The pandemic has changed the way a lot of businesses serve and interact with their customers. Many have had to pivot from offering an in-person service to entirely digital. Rethinking your entire business operation and maintaining the same quality of customer service is no easy task. But the expectations of customers have changed, and businesses need to be conscious of this.
Karl-Heinz Land, leading author and consultant on digitalisation agrees and believes this changing customer behaviour is a result of the sudden appearance of new digital infrastructure, “We’ve really trained the consumer now to do a lot more things online, things that we either didn’t want to do or couldn’t do in the past because the infrastructure wasn’t there.”
This means customer expectations are higher than ever. A report by customer experience management experts, Genesys, found that 67% of consumers believe a business is only as good as its customer service. And with reputations at stake, businesses can’t afford to drop the ball on providing customers with a best-in-class experience they’ll remember.
We want to make sure that you get it right and keep building loyalty amongst your customers. So, what are the new rules of customer service, and what can you do to make sure you’re maintaining high service rating?
The past year has no doubt been a challenge for the majority, with heightened feelings of isolation and fewer opportunities for social interaction. Over the course of the pandemic, consumers have felt 34% less connected to others (Genesys). As a result, when customers pay for a service or reach out to businesses, they expect to be shown more empathy towards their situations.
When interacting with your customers, whether on the phone, email or live chat, they need to know that their problems are important. Offering reassurance and understanding will put them at ease and establish your business as one that cares about their customers, as Adolfo Fernández Sánchez, Google Head of Commerce Strategy explains:
“For SMBs, it is critical that they find authentic ways to demonstrate what their brand stands for, and they really connect to consumers on a much deeper level.”
Customers need to know that your business is accessible to them when they have an issue, especially when they can’t go through traditional routes of speaking to an in-store advisor. However, when 40% of consumers consider dealing with customer service a hassle (Genesys), the route to contact needs to be one that is most convenient for them.
Karl explains his experience of this, “Suddenly, it was either digital business or no business at all. Either communicate with the customer via WhatsApp or via Messenger or e-mail or have no customer contact at all.”
Having multiple contact points offers flexibility to your customers so that they can choose the route that best suits them. No two customers are the same and providing customers with an experience that is seamless and intuitive can help to provide a more stress-free experience.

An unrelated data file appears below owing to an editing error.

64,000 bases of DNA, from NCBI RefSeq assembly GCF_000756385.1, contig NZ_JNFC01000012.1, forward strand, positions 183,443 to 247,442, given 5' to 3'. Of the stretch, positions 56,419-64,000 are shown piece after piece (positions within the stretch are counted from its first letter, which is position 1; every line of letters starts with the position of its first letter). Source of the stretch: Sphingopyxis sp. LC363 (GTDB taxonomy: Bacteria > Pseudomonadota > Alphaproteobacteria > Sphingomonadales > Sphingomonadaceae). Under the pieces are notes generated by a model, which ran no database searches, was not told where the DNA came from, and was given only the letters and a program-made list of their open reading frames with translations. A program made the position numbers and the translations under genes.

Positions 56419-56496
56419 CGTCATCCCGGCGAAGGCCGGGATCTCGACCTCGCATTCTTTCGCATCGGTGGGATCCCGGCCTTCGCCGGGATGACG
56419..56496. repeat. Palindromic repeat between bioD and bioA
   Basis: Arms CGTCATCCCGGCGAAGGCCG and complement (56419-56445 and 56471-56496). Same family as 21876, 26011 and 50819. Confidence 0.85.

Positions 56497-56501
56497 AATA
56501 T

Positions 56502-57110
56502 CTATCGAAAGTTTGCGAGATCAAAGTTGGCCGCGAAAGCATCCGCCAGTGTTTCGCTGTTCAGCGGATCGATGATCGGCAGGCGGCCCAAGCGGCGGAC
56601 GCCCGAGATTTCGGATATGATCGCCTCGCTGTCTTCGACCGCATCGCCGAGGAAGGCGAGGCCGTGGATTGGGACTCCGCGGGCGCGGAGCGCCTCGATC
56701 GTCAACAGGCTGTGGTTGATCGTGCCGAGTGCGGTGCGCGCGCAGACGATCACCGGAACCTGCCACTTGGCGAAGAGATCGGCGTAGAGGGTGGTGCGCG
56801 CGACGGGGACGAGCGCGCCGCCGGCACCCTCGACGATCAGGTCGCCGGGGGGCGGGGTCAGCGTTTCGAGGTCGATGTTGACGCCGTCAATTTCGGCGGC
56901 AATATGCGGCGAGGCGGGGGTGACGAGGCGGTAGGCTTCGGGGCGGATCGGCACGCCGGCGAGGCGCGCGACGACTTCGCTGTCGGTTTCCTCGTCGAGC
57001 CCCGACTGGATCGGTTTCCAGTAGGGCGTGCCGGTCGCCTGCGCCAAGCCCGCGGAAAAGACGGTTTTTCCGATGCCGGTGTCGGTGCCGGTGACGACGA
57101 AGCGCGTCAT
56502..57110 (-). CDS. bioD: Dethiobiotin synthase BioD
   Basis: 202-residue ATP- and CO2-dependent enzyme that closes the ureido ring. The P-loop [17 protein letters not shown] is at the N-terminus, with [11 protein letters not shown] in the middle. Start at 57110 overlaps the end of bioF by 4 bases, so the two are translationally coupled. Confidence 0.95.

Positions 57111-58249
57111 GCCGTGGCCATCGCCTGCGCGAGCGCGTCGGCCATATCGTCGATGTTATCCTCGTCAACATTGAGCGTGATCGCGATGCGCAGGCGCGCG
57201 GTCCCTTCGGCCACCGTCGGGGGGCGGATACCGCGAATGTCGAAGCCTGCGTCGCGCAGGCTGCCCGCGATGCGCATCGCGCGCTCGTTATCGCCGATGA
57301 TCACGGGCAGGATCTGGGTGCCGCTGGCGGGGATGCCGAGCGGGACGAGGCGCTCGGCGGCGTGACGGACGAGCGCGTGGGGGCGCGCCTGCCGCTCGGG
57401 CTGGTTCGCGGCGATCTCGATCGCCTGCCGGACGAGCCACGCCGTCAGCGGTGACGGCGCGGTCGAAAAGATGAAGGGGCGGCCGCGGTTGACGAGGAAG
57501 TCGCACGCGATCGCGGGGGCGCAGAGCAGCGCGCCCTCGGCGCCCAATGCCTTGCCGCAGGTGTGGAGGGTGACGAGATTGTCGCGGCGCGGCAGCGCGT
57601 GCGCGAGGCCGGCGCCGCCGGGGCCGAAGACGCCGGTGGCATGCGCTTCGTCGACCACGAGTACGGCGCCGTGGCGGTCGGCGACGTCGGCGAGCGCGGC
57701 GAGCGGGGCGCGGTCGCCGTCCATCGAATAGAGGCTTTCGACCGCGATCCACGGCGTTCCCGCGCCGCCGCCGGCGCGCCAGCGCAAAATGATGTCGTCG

With many services going virtual, this can offer a great opportunity to utilise data and stay one step ahead of your customers. 62% of consumers feel that they get better service from businesses that collect data, and a further 34% say that a sign of an excellent experience is when a business remembers them (Genesys). So, taking the time to get to know your customers and being able to anticipate why they’ve contacted customer services is crucial.
Simply recording previous transactions or enquiries by your customers can help you to assess what they might need in the future. Through this, you can offer tailored solutions to your customers, which not only makes interactions more seamless, but also makes customers feel that your business really listens to them. And as Javier Castro, CEO at BeeDIGITAL explains the benefits won’t only be felt by the customer:
“If we’re constantly generating data, an algorithm exists that can handle data, transform it, and find optimisations, make predictions, identify categories and without a doubt, improve some processes.”
Reflecting on this period, business leaders believe this pattern in customer service is here to stay as people have now adapted to this digital-first approach. This means making sure you’re prepared which will help your business in the long run. Karl-Heinz Land has witnessed this first-hand, “I can see this with some customers who say they don’t want to do it the way they used to anymore, now I’ve learned how convenient it actually is.”
However, customer needs are always changing and making sure you’re staying ahead of the curve will really make the difference if you want to build long-lasting loyalty. Adolfo believes, “Customer demand will remain dynamic as the economy starts to reopen, people will break established patterns and form new ones… During the upcoming months, big brands and small businesses will have to adapt to these fluctuations.”